“Come now, you who say, “Today or tomorrow we will go into such and such a town and spend a year there and trade and make a profit”–  yet you do not know what tomorrow will bring. What is your life? For you are a mist that appears for a little time and then vanishes.  Instead you ought to say, “If the Lord wills, we will live and do this or that.”  As it is, you boast in your arrogance. All such boasting is evil.  So whoever knows the right thing to do and fails to do it, for him it is sin. (James 4:13-17). 

As a new decade launches and 2011 begins, I ask the Lord for a new paradigm: to have God-honoring attitudes and actions that so often I have selfishly and pridefully forsaken. Depending totally on the power and wisdom that only God can supply and using James’ insightful words as my guide and inspiration, this year I will:

  • Seek God’s direction before planning on my own (v. 13). Clearly our lives require some sort of planning. Whether it be work, church, family, or leisure we must, to a certain degree, look forward in order to live in an organized fashion. The point here is whether we even consult our Lord as to what’s best for us to be doing. Our passion should be for God’s best and not to settle for just what is good or OK – which is typically what we settle for when we plan our lives around our own ideas and desires as opposed to His. May we live with the reliance of the Psalmist who said, “Commit your way to the LORD; trust in him, and he will act” (Psalm 37:5).
  • Focus on pleasing Him today (v.14). Sobering as it is, our last breath is the only one we are assured. James tells us our life is as brief as a mist (the Greek word picture here is that of the steam that comes from our breath on a cold winter day). So, as easy as it is to get stuck in the past and obsess about our earthly future, today is our greatest opportunity to honor Jesus. Our focus is to take the blessed reality of today and make it centered on pleasing Him and “exhort one another every day, as long as it is called “today”” (Hebrews 3:13). May we have the same mantra as the Puritans: “making the best use of the time, because the days are evil” (Ephesians 5:16).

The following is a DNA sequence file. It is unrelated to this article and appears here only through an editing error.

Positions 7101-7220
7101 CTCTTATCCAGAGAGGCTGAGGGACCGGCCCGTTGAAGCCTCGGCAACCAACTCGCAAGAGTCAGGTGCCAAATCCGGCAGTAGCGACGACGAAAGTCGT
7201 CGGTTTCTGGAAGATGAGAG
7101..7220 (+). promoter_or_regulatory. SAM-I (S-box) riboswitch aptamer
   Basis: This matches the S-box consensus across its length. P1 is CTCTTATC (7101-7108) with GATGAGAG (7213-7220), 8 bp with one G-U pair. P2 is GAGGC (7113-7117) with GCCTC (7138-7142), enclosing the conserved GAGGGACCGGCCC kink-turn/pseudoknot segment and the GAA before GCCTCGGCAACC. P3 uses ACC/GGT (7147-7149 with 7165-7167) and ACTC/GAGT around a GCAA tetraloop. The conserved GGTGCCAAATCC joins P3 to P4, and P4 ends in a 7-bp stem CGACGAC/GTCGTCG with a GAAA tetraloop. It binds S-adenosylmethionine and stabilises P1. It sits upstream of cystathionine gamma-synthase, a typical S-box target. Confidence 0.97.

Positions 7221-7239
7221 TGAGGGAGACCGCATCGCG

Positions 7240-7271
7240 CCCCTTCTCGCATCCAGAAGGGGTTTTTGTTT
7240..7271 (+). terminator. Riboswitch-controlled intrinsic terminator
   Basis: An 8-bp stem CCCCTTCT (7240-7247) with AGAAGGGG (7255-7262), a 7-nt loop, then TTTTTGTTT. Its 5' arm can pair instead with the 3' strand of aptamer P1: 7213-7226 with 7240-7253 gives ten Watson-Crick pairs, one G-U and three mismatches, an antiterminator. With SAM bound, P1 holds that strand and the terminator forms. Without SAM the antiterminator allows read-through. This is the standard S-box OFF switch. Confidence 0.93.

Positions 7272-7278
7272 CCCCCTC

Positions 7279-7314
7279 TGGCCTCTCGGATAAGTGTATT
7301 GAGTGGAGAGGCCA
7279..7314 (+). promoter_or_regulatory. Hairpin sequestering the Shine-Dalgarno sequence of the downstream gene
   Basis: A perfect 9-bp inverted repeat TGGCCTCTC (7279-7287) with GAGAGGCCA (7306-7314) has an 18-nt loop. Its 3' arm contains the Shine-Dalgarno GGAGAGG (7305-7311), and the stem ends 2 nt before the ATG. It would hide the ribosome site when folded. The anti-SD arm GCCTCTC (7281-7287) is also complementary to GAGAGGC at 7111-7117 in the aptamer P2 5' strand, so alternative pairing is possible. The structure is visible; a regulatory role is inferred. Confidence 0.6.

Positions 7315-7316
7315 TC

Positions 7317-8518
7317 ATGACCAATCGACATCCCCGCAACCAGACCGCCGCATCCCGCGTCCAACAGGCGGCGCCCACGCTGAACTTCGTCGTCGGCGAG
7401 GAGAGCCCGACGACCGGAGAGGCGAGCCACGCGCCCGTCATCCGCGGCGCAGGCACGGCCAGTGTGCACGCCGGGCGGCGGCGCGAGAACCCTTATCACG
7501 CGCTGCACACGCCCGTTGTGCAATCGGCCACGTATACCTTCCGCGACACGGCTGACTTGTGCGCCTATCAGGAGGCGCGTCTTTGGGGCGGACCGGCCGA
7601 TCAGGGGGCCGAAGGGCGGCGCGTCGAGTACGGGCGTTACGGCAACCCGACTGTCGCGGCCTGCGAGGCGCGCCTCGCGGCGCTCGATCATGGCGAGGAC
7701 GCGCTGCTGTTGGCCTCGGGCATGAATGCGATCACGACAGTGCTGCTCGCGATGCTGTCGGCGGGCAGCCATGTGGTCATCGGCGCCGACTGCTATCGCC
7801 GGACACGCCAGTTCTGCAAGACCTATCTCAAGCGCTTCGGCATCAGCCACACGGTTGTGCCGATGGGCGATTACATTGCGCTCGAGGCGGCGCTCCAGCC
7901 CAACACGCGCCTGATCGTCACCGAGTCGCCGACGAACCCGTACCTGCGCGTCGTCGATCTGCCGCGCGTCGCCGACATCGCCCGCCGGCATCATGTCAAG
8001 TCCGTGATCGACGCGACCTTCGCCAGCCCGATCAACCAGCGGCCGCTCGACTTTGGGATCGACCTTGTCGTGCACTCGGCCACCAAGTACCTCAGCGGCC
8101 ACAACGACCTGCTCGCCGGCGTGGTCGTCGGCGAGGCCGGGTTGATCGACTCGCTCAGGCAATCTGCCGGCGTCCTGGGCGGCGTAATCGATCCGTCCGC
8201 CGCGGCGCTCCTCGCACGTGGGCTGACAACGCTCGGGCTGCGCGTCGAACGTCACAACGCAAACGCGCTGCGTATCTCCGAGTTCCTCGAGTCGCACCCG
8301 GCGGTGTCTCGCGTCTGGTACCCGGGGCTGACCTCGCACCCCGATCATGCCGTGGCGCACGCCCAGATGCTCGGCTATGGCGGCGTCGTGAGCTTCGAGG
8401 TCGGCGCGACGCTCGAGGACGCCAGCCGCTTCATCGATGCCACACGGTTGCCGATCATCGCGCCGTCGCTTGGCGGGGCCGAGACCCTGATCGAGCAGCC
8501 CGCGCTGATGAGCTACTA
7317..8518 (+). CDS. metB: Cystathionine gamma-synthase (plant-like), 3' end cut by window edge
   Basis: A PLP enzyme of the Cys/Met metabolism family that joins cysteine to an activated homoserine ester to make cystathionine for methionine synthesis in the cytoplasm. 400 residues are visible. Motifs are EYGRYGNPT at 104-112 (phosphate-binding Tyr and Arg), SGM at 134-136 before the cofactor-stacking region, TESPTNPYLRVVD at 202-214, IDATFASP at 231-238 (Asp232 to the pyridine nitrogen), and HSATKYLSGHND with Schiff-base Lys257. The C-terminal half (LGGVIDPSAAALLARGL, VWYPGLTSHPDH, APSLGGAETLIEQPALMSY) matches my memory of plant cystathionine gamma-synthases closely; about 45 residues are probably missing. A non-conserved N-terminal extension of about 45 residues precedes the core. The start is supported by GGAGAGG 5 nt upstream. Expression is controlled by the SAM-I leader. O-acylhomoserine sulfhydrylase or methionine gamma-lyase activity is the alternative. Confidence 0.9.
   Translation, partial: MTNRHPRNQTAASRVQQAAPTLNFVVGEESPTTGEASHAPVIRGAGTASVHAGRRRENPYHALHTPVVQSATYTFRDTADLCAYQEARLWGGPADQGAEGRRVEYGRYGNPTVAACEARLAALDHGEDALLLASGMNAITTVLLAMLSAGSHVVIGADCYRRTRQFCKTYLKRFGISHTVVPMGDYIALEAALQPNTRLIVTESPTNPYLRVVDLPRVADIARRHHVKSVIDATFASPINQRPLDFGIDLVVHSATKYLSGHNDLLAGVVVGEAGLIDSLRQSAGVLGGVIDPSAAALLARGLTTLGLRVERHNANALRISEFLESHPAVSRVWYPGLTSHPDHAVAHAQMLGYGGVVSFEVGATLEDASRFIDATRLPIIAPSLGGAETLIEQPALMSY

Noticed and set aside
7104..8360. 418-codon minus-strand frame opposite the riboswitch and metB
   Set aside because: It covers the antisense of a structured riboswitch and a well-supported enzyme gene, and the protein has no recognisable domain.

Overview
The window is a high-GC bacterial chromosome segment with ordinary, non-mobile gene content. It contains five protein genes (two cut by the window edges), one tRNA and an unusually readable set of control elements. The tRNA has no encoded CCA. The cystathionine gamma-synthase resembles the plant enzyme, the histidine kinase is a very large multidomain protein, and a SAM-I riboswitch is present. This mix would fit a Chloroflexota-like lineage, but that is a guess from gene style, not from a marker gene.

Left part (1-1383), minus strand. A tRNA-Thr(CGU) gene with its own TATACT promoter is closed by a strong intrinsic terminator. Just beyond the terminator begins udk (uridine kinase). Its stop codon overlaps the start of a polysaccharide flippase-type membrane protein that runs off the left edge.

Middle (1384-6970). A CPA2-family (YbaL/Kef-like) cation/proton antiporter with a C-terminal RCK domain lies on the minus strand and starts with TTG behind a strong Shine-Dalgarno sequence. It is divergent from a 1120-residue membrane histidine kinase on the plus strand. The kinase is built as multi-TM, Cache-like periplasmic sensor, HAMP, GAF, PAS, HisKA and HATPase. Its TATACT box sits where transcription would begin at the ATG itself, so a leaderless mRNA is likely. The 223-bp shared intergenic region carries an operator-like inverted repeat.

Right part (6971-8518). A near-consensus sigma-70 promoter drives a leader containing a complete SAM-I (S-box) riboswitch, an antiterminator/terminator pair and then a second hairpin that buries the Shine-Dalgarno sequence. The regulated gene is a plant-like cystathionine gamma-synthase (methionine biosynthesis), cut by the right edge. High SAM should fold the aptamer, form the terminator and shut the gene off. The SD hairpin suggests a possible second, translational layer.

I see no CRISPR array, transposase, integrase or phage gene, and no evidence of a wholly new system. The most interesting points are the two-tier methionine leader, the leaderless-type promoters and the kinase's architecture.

• Seek, acknowledge, and practice His will (v. 15). Please understand, God’s will is not as esoteric as we tend to make it. 95% of what He wills for us has already been revealed in Scripture. Do we use this ultimate source of God’s heart and desires as our final rule for living? In those limited gray areas; do we seek the guidance of the Holy Spirit as opposed to leaning our own logic and understanding? May we all passionately pursue lives that image forth the sincere prayer of “your will be done, on earth as it is in heaven” (Matthew 6:10) and a life of “[not mine but] your will be done” (Matthew 26:18). 
  • Forsake anything that draws focus away from God being glorified (v. 16). As much as we crave attention and are myopic in how we spend our time and energy, our role in the expanse of God’s kingdom is to point others to Him. We must deny all egocentric and arrogant attitudes that in any way deflect others from seeing God’s beauty, worth, and honor. We must live with a surrendered and missional lifestyle that resonates with “Worthy are you, our Lord and God, to receive glory and honor and power, for you created all things, and by your will they existed and were created” (Revelation 4:11). 
  • Be sensitive to and act upon the Holy Spirit’s promptings to be obedient in the opportunities God provides for service and ministry (v. 17). I believe often our chief sins are not those of commission but those of omission. How often do we ignore opportunities to be “Jesus in our skin” because we fail to heed to the Lord’s promptings? How often do we turn our heads or shrink back from that which we know needs to be done, and that which God will empower us to do? May we have the mindset of Paul who desired “to make the most of every opportunity” for the glory of the gospel of God (Colossians 4:5).

Five profound verses, five simple resolutions. Although primarily directed at me, I have written much of this in the 1st person plural. Why? Because you may want to join me in this journey. Knowing that this very passage warns against looking to far into the future, these commitments are probably better made day-to-day and afresh each morning. However He leads you to prepare for the day(s) ahead, I do believe that surrendering to these principles will enable us, as empowered by our infinitely powerful God, to be one more in-line with the image of Christ that He is creating in us. For as Paul said, “And we all, with unveiled face, beholding the glory of the Lord, are being transformed into the same image from one degree of glory to another. For this comes from the Lord who is the Spirit” (2 Corinthians 3:18).

May this year be a year where, day by day, He is magnified by the Christ-like image He is creating in us! A joyful , Christ-filled New Year to each and all!

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